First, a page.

Free flow of sauces, appetizers, fruits, instant noodles and pudding for $2/pax. In other popular chains like Imperial Treasure and Hai Di Lao, condiments and sauces are also chargeable at $2/pax.
If I was having the Ma La Spicy soup I could skip the sauces (since my meat would soak up a lot of spices and oil from the soup), but since I was having a very light soup base today, I needed some spicy sauce concoction to flavour up my food.
Time for a feast.
Fortune Chalice – $38.00++
Not a steamboat dish. This contains abalone and was full of flavours. A reputable chef from China was brought in to oversee the kitchen and this was his creation. This means that this restaurant not only serves steamboat, but also other cooked dishes. (However, I find having cooked dishes unnecessary during a steamboat experience.)
Oriental Greens and Wild and Cultivated Mushrooms – $10.00++
Roars of Success Lion’s Mane Mushroom with Chicken Fillet – $12.00++
The chicken was kind of unnecessary to me.
Wild Bamboo Pith with Fresh Prawn Paste – $18.00++
Bountiful Blessings of Three Treasures – $28.00++
Morel, Matsutake & Lion’s Mane Mushroom
I love these types mushrooms and it’s my first time having it in steamboat.
Fresh Beancurd Pockets with Fresh Seafood Paste – $10.00++
Freshly Cultured Sea Prawns with Marbled Beef – $18.00++
Yes, very fresh. But perhaps cooking the beef and prawn separately would be better to get ideal doneness for both?
Beer Marinated Marbled Beef – $28.00++
The beer flavour maintained on the cooked meat and was really strong. It could be just me but I found the beer unnecessary. I preferred to have the beef on it’s own. The quality of meat here was good.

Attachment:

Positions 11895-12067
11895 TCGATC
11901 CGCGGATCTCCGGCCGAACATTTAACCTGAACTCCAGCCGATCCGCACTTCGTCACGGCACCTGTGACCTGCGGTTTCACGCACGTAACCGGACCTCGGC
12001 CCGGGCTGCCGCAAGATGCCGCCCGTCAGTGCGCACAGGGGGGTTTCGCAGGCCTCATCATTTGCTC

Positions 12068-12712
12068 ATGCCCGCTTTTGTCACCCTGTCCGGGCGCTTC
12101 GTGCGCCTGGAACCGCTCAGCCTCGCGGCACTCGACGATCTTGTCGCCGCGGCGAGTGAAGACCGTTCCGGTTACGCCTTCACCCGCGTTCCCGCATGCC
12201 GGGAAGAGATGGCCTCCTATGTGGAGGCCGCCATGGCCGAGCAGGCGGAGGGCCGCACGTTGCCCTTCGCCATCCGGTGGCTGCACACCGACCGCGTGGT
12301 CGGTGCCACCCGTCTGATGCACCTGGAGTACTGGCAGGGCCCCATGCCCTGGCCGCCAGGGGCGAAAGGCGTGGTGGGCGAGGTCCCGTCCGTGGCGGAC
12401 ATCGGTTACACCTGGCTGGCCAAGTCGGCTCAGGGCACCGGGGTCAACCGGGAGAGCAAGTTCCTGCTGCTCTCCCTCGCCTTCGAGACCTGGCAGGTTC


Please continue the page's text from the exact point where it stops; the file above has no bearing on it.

Family Bliss Freshly Handcrafted Dou Lao Meat Balls – $7.00++
Squid-meat ball with spinach, squid ball with chocolate, pork meat ball with water chestnut and black fungus, seafood-meat ball with golden mushrooms, beef meat ball with cheese, prawn ball with golden roe
Looking good. Honestly in most steamboat restaurants, I didn’t quite fancy their homemade balls. But this one actually stood out and most were really good!
Lot’s of ingredients are in them, not just flour. The balls were great. Highly recommended. The squid with chocolate however, didn’t quite work for me. The chocolate tasted like low quality chocolate.
Grand Imperial Premium Bird’s Nest – $28.00++
Given such price I would expect some quality but the taste of this was not nice at all. I can only describe the type of sweetness as weird, somewhat like the homemade barley drink or soya milk from Hai Di Lao (I never order their drinks, it tastes weird). I’m not even getting to the point of how little bird nest there is in there. The taste of the bulk of liquid was just not nice.
House of Gold Pineapple Glutinous Rice – $9.00++
This one was not worth trying too. It was just heaps of sugar to me. Anyway, you don’t really need desserts at a hot pot restaurant. Just skip these and have more room for the main food.
Overall the experience here was good. It would be even better if I could choose the dishes I liked (but that’s personal preference). The quality of ingredients was generally up to standard (except for desserts, do skip it) and the ambiance and service was great.
They do run promotions for weekdays or lunch so do check out before heading there so you can secure the best deals.
This tasting was arranged by Open Rice.
Overall: One of the better steamboat restaurants, especially good for seafood
Fu Lin Men Dou Lao 福临门豆捞
16 North Canal Road
SMS/Whatsapp/WeChat: 9099 1777
11:00 – 23:00